An important result of the Bagley and Tremblay (1998) demographic study was support for the hypothesis that flawed methodology was responsible for current demographic studies which had reduced the percentage of homosexually oriented males to one or two percent. The proposed underestimates for these studies were in the range of 400 to 800 percent for homosexuality-related behavior and self-idenfication, respectively. In the same year, the results of the Turner et al. (1998) study, based on a large random sample of 16- to 19-year-old males, confirmed that, on average, a 400% underestimating error could be expected with respect to adolescent males reporting their homosexual activities on pencil-and-paper questionnaires compared to using the computer technology to solicit sensitive sexual information (Bagley and Tremblay 1997, 1998).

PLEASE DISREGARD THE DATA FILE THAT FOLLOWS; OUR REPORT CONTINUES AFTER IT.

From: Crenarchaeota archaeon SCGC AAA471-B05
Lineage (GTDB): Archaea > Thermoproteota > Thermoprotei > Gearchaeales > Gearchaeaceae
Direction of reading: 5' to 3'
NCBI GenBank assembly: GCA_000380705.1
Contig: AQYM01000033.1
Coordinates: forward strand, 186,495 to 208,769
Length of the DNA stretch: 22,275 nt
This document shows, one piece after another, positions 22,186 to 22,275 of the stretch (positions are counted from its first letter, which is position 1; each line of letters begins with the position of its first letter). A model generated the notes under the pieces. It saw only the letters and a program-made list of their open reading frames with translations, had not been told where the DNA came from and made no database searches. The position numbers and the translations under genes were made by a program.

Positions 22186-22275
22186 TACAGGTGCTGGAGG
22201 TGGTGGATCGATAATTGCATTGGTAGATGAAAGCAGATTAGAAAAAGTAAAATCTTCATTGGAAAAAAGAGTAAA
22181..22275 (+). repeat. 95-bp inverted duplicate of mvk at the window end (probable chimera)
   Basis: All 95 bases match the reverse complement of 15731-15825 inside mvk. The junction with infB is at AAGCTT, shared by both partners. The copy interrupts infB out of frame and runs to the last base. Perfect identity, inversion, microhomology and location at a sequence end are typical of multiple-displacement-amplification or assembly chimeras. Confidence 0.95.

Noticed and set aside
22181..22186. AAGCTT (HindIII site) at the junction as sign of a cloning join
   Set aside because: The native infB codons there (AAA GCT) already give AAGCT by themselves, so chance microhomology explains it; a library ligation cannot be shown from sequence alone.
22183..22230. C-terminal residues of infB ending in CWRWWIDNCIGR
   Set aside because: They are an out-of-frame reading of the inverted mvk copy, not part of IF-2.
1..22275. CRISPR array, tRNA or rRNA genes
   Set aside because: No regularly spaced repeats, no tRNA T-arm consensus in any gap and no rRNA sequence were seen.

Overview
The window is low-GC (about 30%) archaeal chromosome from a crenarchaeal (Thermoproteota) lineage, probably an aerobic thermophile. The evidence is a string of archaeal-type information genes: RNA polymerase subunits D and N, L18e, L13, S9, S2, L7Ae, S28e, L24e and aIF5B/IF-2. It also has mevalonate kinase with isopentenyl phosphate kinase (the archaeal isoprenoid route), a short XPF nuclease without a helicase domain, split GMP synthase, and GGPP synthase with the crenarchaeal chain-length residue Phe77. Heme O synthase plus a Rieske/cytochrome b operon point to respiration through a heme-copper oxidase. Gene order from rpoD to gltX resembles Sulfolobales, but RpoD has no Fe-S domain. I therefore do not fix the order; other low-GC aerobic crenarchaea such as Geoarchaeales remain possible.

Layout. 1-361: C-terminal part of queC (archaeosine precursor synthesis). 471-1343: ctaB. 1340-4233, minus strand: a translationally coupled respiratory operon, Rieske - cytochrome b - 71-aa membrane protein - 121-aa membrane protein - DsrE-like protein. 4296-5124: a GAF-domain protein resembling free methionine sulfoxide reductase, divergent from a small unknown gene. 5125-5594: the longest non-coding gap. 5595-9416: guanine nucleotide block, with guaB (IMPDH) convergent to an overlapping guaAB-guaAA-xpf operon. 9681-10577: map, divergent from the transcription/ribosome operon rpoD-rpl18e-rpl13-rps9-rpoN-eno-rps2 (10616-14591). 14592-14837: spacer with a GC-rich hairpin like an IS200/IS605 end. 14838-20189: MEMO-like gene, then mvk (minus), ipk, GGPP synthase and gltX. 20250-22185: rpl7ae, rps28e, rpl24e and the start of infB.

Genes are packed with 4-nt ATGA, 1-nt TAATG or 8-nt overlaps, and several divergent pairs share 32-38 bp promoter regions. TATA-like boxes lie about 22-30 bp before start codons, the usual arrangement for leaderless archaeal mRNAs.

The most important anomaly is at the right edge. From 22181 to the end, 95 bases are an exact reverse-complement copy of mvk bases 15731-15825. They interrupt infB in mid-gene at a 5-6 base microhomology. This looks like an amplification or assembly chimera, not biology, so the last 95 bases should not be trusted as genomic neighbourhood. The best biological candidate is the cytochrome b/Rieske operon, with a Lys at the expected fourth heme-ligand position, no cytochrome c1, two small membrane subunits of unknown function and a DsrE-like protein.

The validity of demographic studies using face-to-face interviews or telephone interviews may be inferred by a wise researcher foreseeing what the results would be if middle aged men were asked: "Are you relating sexually with adolescent males, or even younger males." A predictable "zero" (or near zero) percent response to this question would not reflect reality. Although the question requests highly taboo information, underestimates are also predictable if similar methodology is used to solicit information from males who have been homosexually active with males of varying ages. Such behavior remains in a taboo category (still illegal in about 20 American states), and significant underestimates are predictable if confidentiality issues are not addressed in a manner deemed credible by the study subjects who have engaged in such sexual activities (Bagley and Tremblay, 1998).